While today’s vehicles are equipped with air bags and advanced onboard crash computers designed to protect adults in a crash, using a properly sized child safety seat is the best way to protect a child in case of an accident. All fifty states require that children of the ages three and below be secured in car seats when riding in privately owned vehicles. Kentucky requires the use of a child seat for children less than 40”-tall, regardless of age.
Safety seats come in a wide range of sizes to properly fit during each stage of a child’s growth. While many brands and models offer a variety of comfort features and washable fabrics, parents should ensure that whichever model they select meets certain age and size-specific design criteria.
A Guideline to the Four Types of Child Safety Seats
Using a child’s car seat correctly starts with selecting the appropriate seat configuration for your child’s height and weight. The back seat is statistically the safest place for children and experts recommend the use of child safety seats in the back seat at all times unless your vehicle does not have back seats. The four steps below identify the recommended progression of seat types along with each corresponding age group to help maximize safety:
General Tips for Maximum Safety at All Ages
Parents Central – Car Seats & Booster Basics –http://www.safercar.gov/parents/RightSeat.htm
Baby Center – Car seat safety: The biggest mistakes parents make, and how to avoid them – http://www.babycenter.com/0_car-seat-safety-the-biggest-mistakes-parents-make-and-how-to_64875.bc
In the wake of the recent Sandy Hook Elementary School shooting tragedy, gun control has again become a national focal point and subject of heated disputes. Other high-profile incidents, such as the shooting of Sanford teen Treyvon Martin by a neighborhood watch member, have placed the state of Florida and its firearm laws under the public microscope.
Firearm safety seems to have a common, direct connection to children’s safety. Gun violence is an unfortunate component of American society and law enforcement, but the topic receives special attention and varying arguments when the controversial topic involves children. There are strong arguments that are in favor of exposing kids to firearms and promoting gun safety/awareness at a young age. Some parents argue that teaching kids about firearms properly reduces firearm accidents because it removes the curiosity and taboo associated with them. Others argue that guns and safety training are unnecessary.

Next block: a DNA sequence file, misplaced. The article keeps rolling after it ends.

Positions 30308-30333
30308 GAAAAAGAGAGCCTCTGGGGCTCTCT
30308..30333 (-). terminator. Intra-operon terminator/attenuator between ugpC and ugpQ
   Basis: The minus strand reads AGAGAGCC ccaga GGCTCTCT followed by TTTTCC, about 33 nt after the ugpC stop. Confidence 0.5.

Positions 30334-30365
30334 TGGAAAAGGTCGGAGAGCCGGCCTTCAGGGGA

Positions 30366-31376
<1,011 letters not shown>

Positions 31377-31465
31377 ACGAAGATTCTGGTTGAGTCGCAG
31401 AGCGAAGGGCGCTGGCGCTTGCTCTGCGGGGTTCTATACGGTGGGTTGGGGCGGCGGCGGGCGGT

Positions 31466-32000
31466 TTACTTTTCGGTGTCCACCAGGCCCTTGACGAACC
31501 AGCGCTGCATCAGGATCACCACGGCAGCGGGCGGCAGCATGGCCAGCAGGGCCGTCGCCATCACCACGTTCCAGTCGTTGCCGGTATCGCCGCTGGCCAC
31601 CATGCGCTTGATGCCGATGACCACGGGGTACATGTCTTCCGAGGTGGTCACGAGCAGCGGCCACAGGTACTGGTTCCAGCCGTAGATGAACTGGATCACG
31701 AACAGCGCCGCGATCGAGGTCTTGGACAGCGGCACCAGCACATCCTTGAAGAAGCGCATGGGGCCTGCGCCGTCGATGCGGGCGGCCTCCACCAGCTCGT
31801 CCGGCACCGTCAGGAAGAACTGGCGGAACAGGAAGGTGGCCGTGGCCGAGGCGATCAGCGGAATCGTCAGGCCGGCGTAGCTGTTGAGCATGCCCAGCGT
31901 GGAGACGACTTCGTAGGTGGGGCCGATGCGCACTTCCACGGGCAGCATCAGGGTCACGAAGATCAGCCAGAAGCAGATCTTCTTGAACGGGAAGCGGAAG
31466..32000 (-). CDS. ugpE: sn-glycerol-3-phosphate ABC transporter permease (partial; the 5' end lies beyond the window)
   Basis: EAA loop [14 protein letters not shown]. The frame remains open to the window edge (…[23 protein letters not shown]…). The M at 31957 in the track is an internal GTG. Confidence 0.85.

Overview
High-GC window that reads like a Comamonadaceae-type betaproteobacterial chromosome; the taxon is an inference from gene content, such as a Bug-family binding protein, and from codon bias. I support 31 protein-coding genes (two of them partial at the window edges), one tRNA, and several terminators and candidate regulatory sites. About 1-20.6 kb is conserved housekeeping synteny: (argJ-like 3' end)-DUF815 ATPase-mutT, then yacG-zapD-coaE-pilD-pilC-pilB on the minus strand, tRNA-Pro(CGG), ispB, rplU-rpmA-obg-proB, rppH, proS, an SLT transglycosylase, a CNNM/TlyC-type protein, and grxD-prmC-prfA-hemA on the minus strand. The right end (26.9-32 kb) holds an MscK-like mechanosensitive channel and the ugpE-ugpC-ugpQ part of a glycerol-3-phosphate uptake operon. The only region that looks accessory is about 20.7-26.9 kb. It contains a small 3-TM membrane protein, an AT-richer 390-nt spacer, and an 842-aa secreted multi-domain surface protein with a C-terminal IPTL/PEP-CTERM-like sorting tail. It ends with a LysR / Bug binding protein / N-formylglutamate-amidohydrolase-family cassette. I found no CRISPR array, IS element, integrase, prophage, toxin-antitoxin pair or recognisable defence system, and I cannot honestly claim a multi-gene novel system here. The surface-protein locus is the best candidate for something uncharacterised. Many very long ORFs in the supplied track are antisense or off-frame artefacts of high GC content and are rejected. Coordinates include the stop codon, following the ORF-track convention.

Florida and Child Access Prevention Laws
Florida is one of several states with Child Access Prevention (CAP) laws. It is a misdemeanor offense to allow or to fail to stop a child under the age of 16 from gaining access to firearms. Firearms in the home are required to be secured in a locked box, container, or secured by a gun lock. This also applies to relatives who may have children visiting their homes regularly.
The state of Florida imposes additional criminal liability on the firearm owner in cases where the firearm is improperly secured and the child is caught in possession of the firearm in public and/or uses the firearm in a threatening manner.
Local News and Child Accident Statistics
In early May, a 3-year-old Tampa boy died after he was shot in his uncle’s apartment. The boy, Jadarrius Sprights, was believed to have removed a loaded 9mm handgun from his uncle’s backpack in the living room. The boy’s uncle, 29-year-old Jeffrey Walker, apparently left the loaded weapon unsecured in the backpack. Jadarrius accidentally shot himself while handling the gun. Walker purchased the gun legally and holds a CCW permit, but has been arrested and charged with Culpable Negligence under Florida’s Child Access Prevention (CAP) law. Under Florida CAP law, Walker was responsible for securing the handgun with a gunlock or inside a locked container, or otherwise preventing access to the gun, while it was in the same living space as his nephew. If convicted, Walker faces potential prison time associated with a third degree felony.
From December of 2012 to May of 2013, at least 71 shooting deaths have claimed the lives of children under age 17.
Nearly all of the 40 accidental deaths were violations of CAP laws and may have been prevented by the use of gun locks or locked cases.
Citrus County Sheriff Firearms Guide (pdf) – http://www.sheriffcitrus.org/pdf/FlFirearmsGuide.pdf
Summary of State Child Access Prevention Laws (pdf) –http://www.leg.wa.gov/Senate/Committees/LAW/Documents/SummaryOfStateChild
WFLA (.com) – http://www.wfla.com/story/22188603/three-year-old-boy